A giant of mid-century modern design, architect Gio Ponti may be most famous for the Pirelli skyscraper in Milan, a tapered tower completed in 1960 that’s regarded as one of the hallmarks of Italian modernism. In addition to 100 other buildings in Italy, he’s also known for his furniture design, and for being the founding editor of Domus magazine. Now, Ponti’s diverse body of work is being translated into eyeglass frames.
Eyewear maker Oliver Peoples has just launched a new line of frames inspired by Ponti’s work—and carrying his name. Developed in collaboration with the Gio Ponti archives, the new frames come in three styles and feature sharp lines over rounded eye pieces. Two types of thick-framed eyeglasses come with clip-on sunglasses that have a bold horizontal bar connection made of polished titanium. The glasses sell for $625 and up.
It’s the latest crossover brand collaboration to see a midcentury designer’s work translated into wearable, current fashion. Like shoe brand Reebok’s recent line of sneakers inspired by the multidisciplinary designs of Charles and Ray Eames, Oliver Peoples’s Gio Ponti line seeks to bring the designer’s signature touches to a new and perhaps unexpected medium.
“We wanted to pay homage to a true master of architecture and design,” says Giampiero Tagliaferri, creative director for Oliver Peoples. “We chose Ponti as someone who was a true visionary in his field whose work felt generally linked to the story of craftsmanship that we are telling.”
Ponti, who is known in the U.S. for his design of a major building at the Denver Art Museum, was a multitalented designer, working across architecture, furniture and product design, textiles, and ceramics. He created flatware sets for Krupp and a sleek series of bathroom fixtures for Ideal Standard, including a sculpture-like toilet and bidet. More than four decades after he died in 1979, his work is crossing over into fashion.
Tagliaferri says the new eyewear line was inspired by Ponti’s use of clean lines, sharp angles, and architectural shapes. “The approach took into consideration his design philosophy of mixing aesthetic and functional elements put together with refined proportions and exquisite balance,” he says.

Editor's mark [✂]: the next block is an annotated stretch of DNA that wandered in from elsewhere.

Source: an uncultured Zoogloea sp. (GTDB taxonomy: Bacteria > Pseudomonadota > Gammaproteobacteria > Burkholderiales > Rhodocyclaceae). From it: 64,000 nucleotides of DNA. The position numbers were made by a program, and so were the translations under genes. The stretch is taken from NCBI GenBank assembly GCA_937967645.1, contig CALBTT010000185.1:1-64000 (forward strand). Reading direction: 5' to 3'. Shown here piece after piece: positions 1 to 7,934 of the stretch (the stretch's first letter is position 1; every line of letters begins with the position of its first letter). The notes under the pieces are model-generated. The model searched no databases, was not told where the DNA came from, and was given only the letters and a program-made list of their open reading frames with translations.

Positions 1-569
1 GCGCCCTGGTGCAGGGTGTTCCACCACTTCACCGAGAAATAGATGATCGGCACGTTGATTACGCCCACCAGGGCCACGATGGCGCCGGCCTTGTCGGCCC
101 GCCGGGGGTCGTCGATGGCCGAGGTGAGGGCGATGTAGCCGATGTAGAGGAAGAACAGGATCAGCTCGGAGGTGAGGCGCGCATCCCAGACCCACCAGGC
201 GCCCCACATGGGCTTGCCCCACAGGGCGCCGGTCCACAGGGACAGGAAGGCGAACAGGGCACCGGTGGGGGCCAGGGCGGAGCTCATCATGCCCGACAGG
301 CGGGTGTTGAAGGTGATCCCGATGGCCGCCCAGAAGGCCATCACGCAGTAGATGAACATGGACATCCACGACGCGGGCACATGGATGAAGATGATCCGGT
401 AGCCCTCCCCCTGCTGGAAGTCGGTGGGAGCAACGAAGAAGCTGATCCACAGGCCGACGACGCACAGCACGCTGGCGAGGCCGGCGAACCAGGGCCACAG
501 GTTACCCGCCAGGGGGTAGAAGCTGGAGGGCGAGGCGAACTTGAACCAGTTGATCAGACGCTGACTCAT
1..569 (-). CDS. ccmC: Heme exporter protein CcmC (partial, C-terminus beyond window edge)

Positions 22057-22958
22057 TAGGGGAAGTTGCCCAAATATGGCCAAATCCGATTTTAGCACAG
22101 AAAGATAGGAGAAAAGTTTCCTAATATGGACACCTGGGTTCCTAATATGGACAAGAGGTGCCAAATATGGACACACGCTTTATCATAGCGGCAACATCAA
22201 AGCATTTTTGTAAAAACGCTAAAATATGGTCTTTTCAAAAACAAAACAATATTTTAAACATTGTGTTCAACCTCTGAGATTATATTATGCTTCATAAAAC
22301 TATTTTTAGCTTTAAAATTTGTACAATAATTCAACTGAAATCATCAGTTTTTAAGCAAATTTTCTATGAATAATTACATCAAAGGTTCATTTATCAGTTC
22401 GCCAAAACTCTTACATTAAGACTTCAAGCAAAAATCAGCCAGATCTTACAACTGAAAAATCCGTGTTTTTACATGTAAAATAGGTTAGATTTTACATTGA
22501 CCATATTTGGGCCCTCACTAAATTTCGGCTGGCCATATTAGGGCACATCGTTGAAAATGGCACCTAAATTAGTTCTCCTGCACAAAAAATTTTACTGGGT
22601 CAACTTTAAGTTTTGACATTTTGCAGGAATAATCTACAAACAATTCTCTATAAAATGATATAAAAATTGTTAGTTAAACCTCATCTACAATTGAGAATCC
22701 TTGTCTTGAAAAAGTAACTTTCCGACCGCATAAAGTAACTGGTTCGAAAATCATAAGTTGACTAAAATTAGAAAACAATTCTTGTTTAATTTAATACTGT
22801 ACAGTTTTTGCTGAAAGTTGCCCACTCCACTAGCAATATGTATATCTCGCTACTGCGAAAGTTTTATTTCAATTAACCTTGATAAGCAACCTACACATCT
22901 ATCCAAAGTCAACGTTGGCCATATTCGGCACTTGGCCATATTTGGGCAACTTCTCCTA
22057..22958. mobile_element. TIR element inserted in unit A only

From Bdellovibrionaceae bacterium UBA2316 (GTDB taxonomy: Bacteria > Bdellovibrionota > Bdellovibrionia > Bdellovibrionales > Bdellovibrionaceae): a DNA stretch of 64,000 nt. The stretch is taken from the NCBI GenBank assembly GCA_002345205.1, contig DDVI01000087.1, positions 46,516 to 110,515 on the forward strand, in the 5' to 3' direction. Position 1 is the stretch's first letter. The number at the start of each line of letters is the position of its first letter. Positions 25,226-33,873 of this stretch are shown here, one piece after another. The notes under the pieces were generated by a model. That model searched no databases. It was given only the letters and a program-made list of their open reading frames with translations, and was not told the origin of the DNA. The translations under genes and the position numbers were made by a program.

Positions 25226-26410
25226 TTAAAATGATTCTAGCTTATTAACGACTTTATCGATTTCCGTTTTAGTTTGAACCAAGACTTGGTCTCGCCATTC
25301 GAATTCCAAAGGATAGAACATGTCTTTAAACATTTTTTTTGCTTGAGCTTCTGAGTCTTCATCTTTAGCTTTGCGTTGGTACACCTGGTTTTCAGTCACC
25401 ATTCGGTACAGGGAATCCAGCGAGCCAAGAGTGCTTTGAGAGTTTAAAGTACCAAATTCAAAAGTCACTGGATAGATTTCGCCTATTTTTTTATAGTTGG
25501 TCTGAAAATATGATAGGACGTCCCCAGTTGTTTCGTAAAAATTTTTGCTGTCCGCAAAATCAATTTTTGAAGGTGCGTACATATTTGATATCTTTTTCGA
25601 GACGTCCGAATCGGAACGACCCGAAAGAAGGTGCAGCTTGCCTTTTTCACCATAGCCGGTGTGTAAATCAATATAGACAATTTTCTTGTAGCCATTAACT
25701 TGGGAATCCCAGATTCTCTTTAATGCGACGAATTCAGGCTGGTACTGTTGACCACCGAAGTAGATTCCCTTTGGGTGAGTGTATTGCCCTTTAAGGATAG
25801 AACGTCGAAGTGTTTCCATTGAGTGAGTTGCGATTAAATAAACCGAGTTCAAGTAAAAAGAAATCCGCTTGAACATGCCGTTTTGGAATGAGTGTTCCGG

Evoking the name and aesthetics of a well-regarded modernist designer is as much a form of flattery as it is a business move. Shawn Grain Carter is an associate professor of fashion business management at the Fashion Institute of Technology in New York. She says these types of collaborations are happening with various design houses. “What they’re finding is the customer appreciates the modernist design aesthetic—but with a twist,” Carter says. “What better way to do that than with an artist or an architect or a musician?”
Carter says the modernist aesthetic of designers like Ponti is seeing renewed interest among younger generations that are increasingly conscious about climate change and want design that is in harmony with nature and the environment. They want natural materials and for designs to embody the ethos of “form follows function.”
“You hear everybody saying ‘clean lines, clean lines.’ What does that mean? It means the simplicity of the design. That, they can relate to,” Carter says. “They might not know it’s influenced by Frank Lloyd Wright or the Bauhaus, they might not know who built the Pirelli skyscraper in Milan, but they understand it.”
Carter expects modernism to continue to pop up in fashion-brand collaborations going forward, whether younger consumers understand the historical background or not.
For Oliver Peoples, part of the Milan-based eyewear conglomerate Luxottica, the Ponti-inspired line is a way to tap into this interest and also to celebrate an eminent Italian designer. As Tagliaferri says, “Our collaboration is just a small homage to the influence that Gio Ponti has had on the design world.”